Kelly Alley

The Wondering Wanderer column … in the summer? It’s more likely than you think!

Memes aside, this column will continue biweekly over the summer break. Also, as it is summer, the column will actually involve some wandering, giving thoughts and insights into traveling destinations and journeys.

Before we jump into a car and take off for the open road, I have a few thoughts to share about a popular subject in this column: horses.

I had originally intended to write about the results of the Kentucky Derby and its impacts in racing going forward, but I reckon many of you have heard enough about that already. So, I’m skipping that soap box speech for a more general topic about horses.

Usually around this time of year, thanks to the increased interest in horse racing, there starts an uproar about equine training abuse and negligence in the racing world. The problem is, this doesn’t just happen in racing. It happens in all equine-related activities.

Many of you are probably familiar with soring, the practice of doing unspeakable things to gaited horses’ legs to encourage exaggerated gaits, namely that high-stepping action they’re well-known for.

Soring is a nasty shortcut in training, with some – and I use this term loosely – trainers coating horses’ legs in kerosene or placing halved golf balls in the horses’ hooves. These horses thus have sore legs and hooves to walk or gait on, making it painful for them with every step they take, creating an artificial high-stepping action.

Folks in the western community aren’t saints either, especially in the western pleasure world. This equine sport is focused on one main goal: consistently keeping the horse’s head held low and encouraging the horse to move at as slow a gait as possible. The horse should travel smoothly, confidently and effortlessly while being judged.

Trained correctly, this is a pleasurable experience for horses, riders and spectators. More often then not, pleasure horses are shown with artificial gaits, the broken-down, painfully slow lope being one of them. I’ve heard of accounts where people have tied five-pound dumbbells to the horse’s halter – while they are in their stall – to get that low headset.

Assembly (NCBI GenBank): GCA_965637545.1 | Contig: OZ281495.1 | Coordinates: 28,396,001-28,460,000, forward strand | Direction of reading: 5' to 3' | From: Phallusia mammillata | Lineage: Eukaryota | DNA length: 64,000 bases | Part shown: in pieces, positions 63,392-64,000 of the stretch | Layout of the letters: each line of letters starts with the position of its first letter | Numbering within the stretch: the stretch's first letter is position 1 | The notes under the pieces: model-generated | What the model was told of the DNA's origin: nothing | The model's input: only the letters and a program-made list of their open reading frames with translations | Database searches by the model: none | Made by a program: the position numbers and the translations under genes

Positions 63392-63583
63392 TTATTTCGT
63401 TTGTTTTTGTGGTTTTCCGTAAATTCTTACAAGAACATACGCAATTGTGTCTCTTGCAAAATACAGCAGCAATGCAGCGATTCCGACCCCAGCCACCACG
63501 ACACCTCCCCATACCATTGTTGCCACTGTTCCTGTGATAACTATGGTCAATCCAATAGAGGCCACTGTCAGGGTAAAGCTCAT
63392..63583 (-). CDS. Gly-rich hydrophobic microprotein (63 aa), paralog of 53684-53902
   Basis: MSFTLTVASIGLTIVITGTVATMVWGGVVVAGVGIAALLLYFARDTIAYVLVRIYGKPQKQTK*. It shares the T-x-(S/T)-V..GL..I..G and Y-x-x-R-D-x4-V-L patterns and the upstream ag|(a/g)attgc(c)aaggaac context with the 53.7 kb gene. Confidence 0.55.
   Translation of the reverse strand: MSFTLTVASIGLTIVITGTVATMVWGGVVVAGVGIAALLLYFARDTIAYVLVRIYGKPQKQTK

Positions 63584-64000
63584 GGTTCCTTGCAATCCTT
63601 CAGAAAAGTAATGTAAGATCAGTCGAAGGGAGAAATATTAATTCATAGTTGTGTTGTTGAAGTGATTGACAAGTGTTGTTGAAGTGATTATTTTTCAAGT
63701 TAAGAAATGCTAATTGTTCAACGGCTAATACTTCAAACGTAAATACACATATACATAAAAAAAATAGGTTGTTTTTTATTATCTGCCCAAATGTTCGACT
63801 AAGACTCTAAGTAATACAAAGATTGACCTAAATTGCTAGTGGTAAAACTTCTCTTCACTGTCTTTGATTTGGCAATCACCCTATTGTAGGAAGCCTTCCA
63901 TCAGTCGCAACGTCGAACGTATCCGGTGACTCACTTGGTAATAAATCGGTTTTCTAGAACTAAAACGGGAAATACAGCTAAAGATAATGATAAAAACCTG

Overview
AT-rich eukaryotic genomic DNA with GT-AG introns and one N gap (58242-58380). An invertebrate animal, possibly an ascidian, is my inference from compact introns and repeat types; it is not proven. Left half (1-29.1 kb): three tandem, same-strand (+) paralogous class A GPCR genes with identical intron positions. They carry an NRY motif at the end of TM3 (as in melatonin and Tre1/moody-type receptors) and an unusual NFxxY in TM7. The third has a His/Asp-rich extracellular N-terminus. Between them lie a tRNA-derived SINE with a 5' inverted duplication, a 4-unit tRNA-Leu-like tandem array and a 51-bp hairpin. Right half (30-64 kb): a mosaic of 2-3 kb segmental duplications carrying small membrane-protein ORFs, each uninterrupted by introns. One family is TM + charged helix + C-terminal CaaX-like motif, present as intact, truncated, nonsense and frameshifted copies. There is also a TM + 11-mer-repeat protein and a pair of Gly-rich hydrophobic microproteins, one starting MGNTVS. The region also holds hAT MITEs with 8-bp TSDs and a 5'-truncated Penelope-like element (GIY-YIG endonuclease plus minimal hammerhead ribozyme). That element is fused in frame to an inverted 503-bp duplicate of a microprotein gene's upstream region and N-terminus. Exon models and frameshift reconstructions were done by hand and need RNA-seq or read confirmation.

In warm-up arenas at western pleasure shows, it is unfortunately common practice to force the horse’s head down by tying it to the saddle or continuously yank on the reins to encourage them to drop their head, then repeatedly spur the horse to keep it moving as it warms up. This became a heated topic back in 2010 when a video was uploaded showing warm-up practices at the Quarter Horse Congress.

Sadly, this is just barely scratching the surface of horse “training” practices. Other disciplines have their own demons, and there are plenty of other issues involved with the two mentioned here. The horse industry is run on money and, as they say, money is time and time is money. The quicker horses are “trained,” the better the chances of making a profit off of them.

Don’t lose hope, though. Many riders and trainers are starting to abandon these methods of training by selectively breeding for natural movement and temperament. Many are also beginning to focus more on the biomechanics of their horse’s movement to correctly train them.

Like good training, these issues will take a while to resolve themselves. Anyone who works with horses long enough understands that patience is the key. I just hope we have enough.

Kelly Alley is a senior studying Journalism and Electronic Media. She can be reached at kalley2@vols.utk.edu.

Columns and letters of The Daily Beacon are the views of the individual and do not necessarily reflect the views of the Beacon or the Beacon's editorial staff.

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